I just finished writing this and I need to warn you about how many italics and feelings you are about to confront. I am not apologizing for them, I am just warning you that they are there.
We’re still in Washington. It’s still beautiful. I have applied for more jobs than I can remember. Nate has had some health problems the past month that has made us sorely miss the health care we had in South Korea.
I have watched You’ve Got Mail twice in two days. Nate’s parents have a lot of channels and it keeps coming on. It’s on again and I’m recording it to watch later.
I love You’ve Got Mail.
Actually? forget Limbo week 3. let’s talk about You’ve Got Mail.
- It occupies the highest position in my holy trinity of Meg Ryan films (the other two being French Kiss and Sleepless in Seattle, duh.)
- Nora Ephron. The writing. It’s genius. It’s commentary on how words and writing connect us and help us grow, but how love needs more than that. Listen: Shopgirl and NY152 fall in love through writing. But that’s all they have. They just trade sweet and witty editorials that are so real and lovely and relatable, on things like school supplies and Starbucks, and Pride and Prejudice.But the reality is that due to the medium of communication they never really have conversations. So technically it’s all platonic, and all nothing. But of course it isn’t. Because (next point)
- Kathleen Kelly (always Kathleen Kelly, first name and last name. Always.) and her boyfriend Frank (the endearingly horrible Greg Kinnear) only talk about each other, and at each other. Frank is a writer, obsessed with old technology but mostly with the sound of his own voice. Words words words you guys! It’s all so true. They break up. Duh.
(This breakup is much easier to deal with than the way she played Walter in Sleepless in Seattle.)
- When Joe Fox starts “tweaking” his relationship with Kathleen Kelly (the objectionable parts of which I will mention later), the two of them fall in love– as themselves. All the chemistry that existed when they were writing emails came to life in their face-to-face conversations. Which is the real romance of the story, and the least believable part, and the part about which I am most willing to suspend my disbelief.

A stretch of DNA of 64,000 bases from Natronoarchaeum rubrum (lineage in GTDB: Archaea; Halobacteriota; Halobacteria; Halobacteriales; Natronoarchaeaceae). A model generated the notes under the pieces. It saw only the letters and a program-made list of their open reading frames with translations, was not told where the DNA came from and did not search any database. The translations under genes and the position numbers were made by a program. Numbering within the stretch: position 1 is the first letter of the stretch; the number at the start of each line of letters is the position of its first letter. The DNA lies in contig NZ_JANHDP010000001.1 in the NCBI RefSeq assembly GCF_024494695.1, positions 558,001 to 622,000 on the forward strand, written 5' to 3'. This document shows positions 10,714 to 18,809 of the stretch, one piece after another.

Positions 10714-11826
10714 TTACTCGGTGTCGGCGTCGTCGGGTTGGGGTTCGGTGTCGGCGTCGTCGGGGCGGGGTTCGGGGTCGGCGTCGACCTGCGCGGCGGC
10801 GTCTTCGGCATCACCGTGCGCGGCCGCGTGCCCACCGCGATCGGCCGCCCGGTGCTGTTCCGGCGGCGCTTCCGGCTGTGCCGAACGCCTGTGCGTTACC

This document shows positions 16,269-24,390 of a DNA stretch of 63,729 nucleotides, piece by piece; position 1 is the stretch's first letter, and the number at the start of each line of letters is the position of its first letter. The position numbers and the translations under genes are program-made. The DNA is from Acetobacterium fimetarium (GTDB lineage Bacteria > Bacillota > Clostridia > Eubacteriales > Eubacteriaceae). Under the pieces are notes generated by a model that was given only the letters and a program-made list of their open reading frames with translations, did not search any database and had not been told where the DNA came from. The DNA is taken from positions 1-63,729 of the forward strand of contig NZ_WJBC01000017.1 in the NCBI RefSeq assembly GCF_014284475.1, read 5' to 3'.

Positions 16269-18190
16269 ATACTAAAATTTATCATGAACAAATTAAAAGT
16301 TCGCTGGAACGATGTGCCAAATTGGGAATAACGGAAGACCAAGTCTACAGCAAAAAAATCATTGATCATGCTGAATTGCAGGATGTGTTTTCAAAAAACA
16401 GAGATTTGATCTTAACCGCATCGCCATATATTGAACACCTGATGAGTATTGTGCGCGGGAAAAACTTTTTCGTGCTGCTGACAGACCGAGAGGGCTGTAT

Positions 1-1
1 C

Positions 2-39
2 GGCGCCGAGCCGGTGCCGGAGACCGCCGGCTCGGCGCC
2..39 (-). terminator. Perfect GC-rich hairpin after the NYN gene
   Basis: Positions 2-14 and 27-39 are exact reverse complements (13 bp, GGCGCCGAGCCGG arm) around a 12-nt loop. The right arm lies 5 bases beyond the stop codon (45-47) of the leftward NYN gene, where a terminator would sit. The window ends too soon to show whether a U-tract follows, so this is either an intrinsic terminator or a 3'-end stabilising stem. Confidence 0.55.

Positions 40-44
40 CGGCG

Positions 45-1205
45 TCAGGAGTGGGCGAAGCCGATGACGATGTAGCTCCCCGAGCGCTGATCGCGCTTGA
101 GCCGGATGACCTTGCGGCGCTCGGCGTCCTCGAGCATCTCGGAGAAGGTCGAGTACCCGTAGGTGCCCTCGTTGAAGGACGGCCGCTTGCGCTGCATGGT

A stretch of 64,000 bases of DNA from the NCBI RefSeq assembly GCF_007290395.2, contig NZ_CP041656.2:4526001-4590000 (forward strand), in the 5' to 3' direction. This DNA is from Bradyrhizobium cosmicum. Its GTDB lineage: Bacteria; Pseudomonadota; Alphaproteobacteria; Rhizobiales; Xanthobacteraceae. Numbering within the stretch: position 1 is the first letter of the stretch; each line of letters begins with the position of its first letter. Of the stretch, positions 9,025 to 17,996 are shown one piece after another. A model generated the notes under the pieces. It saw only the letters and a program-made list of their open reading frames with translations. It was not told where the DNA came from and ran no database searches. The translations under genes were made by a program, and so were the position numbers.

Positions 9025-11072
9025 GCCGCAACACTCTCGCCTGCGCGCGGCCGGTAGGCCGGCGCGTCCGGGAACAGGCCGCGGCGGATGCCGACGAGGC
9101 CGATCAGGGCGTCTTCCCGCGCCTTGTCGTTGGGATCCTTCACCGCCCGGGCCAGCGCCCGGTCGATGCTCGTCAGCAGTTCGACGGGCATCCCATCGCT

- The whole premise, watched in 2015, is so unbelievably antiquated, dangerous, and improbable. Now sitcoms and movies joke about online dating every 30 seconds, and entire shows are built around online predators, and chat rooms are NOT DESIRABLE PLACES TO MEET NICE NON-MURDER PEOPLE. The dial-up sound! The idea that you couldn’t communicate with someone if you were trapped in an elevator! Aol in general.
But two things most especially stand out as emblematic of how far removed this whole film is from us now: first, the ethernet cable that Kathleen Kelly’s laptop is anchored to during the “go to the matresses” chat (simply as a jarring reminder that once upon a time, if you wanted to relax in bed with your laptop and Surf the ‘Net, as the youths say, you had to have a cable long enough to accommodate you UGH and be super careful that you didn’t accidentally yank the cord out and break the plastic tab that kept it stuck in there UGH FLASHBACKS UGH.)
- And secondly, and so so sadly: the idea that any bookstore would be that popular today, or that one opening would be that much of a big deal. I know. I hate it too. Frank was right! stupid modernity! stupid tablet readers! stupid wifi!
- Now for objections: I get the willies thinking about how downright manipulative Joe Fox is through this whole “tweaking” phase. Not telling Kathleen Kelly who he is is just so shady. The scene where he brings her daisies? adorable. Yet the tucking her into bed and shushing her?! Sir. You have overstepped yo’ bounds. And at the end, when he drops “for as long as we both shall live” on her? Confusing her deliberately! Why does he look so sad when he knows he’s about to blow her mind in like, 2 hours? What would he have done if she said, in that moment, “sure, just let me go blow off NY152, i like you better!” WHAT? You are playing dangerous games, Mr. F-o-x.
- Aside from the shushing and whatnot, the fact that both of these characters in long-term relationships “wandered” into chat rooms and struck up this correspondence is sketch to the maxx. Indefensible. Even though Frank and Patricia are equally selfish, terrible people. Two wrongs. No rights.
- Okay, and can we talk about the secondary characters? Patricia as Parker Posey in particular. I can’t eat a Tic-tac without thinking of her. Everyone knows a Frank. And George, and Birdie, and Jillian, and Christina. The City itself! The Weather and the Seasons. Meg Ryan’s Haircut. Dave Chapelle for One Scene. The Man in the Opera Cloak in the cafe. Brinkley!
- THE SOUNDTRACK. I was/am obsessed with the music in this. It’s how I found out about Harry Nilsson (and subsequently suggested “The Puppy Song” as the recessional at one of my best friend’s weddings and they played it and it was the happiest thing you’ve ever seen). I get angry watching this movie on TV because they cut out the credits and that’s where Carole King sings “You Could’ve Been Anyone At All” and I catch all the feelings. ALSO: On the soundtrack for sale, Nilsson’s movie rendition of “I guess the Lord must be in New York City” is replaced by Sinead O’Connor’s cover and that makes me feel rage.
STAY IN YOUR LANE, SINEAD.
I have to close this with one last item:
- I will never really forgive Joe Fox for closing The Shop Around the Corner.
That CAVIAR is a GARNISH.